While working with it, focus on the tone of orange you use for your logo design. Because, opting for a bright orange tone can be harsh on the eyes. Which is why brands often go for peachier tones and avoid adverse effects of bright yellow in the eye. This step also helps them with eye-catching effects of orange.
More so, if you’re looking for something in the middle of red and yellow, orange can do the job for you. Brands also go for it not only for its warmth, but they achieve the feelings of freshness and excitement. To make the most of orange color, use it with neutral colors to balance the contrast.
It makes an excellent color choice for entertainment, food, beverage companies, such as Fanta, Firefox, and Soundcloud.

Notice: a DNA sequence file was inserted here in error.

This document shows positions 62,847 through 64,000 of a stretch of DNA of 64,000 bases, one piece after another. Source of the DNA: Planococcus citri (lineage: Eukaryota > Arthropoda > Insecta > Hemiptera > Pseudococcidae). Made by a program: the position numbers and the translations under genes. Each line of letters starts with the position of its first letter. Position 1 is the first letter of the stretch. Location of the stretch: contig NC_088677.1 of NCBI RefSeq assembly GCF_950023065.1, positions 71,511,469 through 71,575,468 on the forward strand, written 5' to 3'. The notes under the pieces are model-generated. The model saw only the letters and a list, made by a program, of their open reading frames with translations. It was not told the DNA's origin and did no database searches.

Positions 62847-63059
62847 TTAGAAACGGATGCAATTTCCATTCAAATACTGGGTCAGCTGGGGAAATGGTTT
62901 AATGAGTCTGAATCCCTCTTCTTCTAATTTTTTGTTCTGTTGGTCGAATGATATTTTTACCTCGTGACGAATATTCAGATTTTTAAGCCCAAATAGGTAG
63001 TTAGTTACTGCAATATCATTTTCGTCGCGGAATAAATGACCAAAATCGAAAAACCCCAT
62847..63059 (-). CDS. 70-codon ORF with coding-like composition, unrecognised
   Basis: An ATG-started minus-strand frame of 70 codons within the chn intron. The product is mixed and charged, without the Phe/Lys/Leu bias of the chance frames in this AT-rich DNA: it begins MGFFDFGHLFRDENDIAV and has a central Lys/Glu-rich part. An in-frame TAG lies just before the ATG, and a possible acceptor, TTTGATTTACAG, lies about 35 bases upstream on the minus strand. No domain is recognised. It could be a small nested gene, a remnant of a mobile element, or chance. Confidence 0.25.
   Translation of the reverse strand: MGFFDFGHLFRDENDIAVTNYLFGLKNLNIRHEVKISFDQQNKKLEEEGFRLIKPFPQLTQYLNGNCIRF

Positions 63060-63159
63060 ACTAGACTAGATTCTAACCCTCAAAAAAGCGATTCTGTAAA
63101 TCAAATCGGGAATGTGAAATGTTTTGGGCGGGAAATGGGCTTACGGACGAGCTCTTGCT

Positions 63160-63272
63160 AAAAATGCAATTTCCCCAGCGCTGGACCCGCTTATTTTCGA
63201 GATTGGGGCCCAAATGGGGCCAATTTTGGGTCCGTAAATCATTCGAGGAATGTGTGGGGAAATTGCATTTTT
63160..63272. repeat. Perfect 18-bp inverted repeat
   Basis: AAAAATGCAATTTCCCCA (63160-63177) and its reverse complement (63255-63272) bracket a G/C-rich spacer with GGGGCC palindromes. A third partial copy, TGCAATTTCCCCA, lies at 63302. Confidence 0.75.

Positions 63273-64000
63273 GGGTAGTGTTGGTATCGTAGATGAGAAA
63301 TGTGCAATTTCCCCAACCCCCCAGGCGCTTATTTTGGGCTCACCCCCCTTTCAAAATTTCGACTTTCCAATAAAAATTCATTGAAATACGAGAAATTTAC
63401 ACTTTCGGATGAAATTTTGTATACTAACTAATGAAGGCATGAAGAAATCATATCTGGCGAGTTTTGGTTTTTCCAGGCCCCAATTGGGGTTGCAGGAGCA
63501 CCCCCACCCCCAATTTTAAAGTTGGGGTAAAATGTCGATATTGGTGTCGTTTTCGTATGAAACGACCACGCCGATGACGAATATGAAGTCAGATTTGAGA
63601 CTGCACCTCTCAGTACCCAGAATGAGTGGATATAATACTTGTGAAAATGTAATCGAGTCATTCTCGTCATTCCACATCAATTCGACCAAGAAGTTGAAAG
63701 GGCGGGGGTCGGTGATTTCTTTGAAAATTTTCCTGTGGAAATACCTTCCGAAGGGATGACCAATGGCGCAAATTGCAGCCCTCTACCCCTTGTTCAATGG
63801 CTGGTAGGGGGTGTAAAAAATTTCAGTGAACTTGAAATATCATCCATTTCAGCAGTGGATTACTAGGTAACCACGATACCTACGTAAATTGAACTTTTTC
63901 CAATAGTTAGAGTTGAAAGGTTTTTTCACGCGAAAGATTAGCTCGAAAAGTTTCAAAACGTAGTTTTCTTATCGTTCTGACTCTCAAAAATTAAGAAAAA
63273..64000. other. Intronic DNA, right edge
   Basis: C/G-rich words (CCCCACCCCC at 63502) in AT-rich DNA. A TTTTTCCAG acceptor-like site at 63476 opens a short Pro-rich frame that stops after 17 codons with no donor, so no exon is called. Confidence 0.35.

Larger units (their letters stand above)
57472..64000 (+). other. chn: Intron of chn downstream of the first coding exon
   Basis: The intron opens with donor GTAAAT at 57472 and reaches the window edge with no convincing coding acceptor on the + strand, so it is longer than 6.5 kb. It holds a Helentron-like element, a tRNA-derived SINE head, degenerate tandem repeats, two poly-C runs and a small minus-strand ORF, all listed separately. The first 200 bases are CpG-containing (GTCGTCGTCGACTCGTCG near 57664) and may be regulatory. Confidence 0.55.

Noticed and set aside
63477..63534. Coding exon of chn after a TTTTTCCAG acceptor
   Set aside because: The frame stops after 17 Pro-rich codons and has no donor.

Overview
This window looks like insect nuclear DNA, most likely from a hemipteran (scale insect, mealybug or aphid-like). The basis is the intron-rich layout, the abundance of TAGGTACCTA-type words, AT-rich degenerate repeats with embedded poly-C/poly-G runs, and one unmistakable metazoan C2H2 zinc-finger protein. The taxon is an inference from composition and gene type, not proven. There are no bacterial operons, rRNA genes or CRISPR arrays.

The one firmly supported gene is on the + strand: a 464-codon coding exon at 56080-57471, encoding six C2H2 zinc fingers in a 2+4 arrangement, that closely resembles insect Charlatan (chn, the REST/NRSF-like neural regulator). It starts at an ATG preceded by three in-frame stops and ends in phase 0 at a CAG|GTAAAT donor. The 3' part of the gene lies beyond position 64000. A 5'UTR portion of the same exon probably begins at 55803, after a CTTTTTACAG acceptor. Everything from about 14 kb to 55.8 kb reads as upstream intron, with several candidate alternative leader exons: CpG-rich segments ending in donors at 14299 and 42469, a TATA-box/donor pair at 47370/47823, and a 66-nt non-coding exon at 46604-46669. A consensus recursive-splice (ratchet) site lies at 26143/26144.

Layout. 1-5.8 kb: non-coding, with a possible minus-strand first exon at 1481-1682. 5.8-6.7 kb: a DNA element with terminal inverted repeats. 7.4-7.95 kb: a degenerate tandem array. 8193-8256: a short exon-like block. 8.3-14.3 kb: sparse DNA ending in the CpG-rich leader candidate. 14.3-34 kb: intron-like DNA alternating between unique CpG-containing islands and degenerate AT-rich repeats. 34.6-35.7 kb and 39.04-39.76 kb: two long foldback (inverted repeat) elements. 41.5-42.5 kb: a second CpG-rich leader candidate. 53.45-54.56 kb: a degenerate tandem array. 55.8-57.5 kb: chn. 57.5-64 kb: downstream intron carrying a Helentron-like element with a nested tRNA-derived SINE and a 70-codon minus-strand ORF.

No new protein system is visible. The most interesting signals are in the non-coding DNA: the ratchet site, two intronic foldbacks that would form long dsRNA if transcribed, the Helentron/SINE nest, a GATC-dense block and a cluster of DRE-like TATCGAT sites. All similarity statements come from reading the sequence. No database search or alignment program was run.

Purple and violet tones are generally associated with royalty and luxury. So, if your brand deals with higher-end products, purple is surely your color. Purple is connected with spirituality, creativity, fantasy, extravagance, and sophistication.
It’s true that logos with purple hues appear powerful and garner user’s attention. Using it is also a great way to incorporate the feel of luxury when it’s combined with gold. It can even elevate the aesthetics of packaging. Take Cadbury chocolate for an example. Customers associate it with a good quality chocolate just by looking at the packaging.
You can’t find purple color much in modern logos. Although violet tones work well in a logo design, think about creative ways to incorporate it into your logo to grab user’s attention instantly. Some famous logos with purple color are Yahoo, Cadbury, and Twitch.
Colors are a great way to include life to your logo design. If you want a promising logo, focus on color palette, mix and match different shades, and experiment with different color combinations and see which variety depicts the genuine essence of your brand.
While you choose a color scheme, don’t forget your target audience and how they’ll be resonating with the colors you use.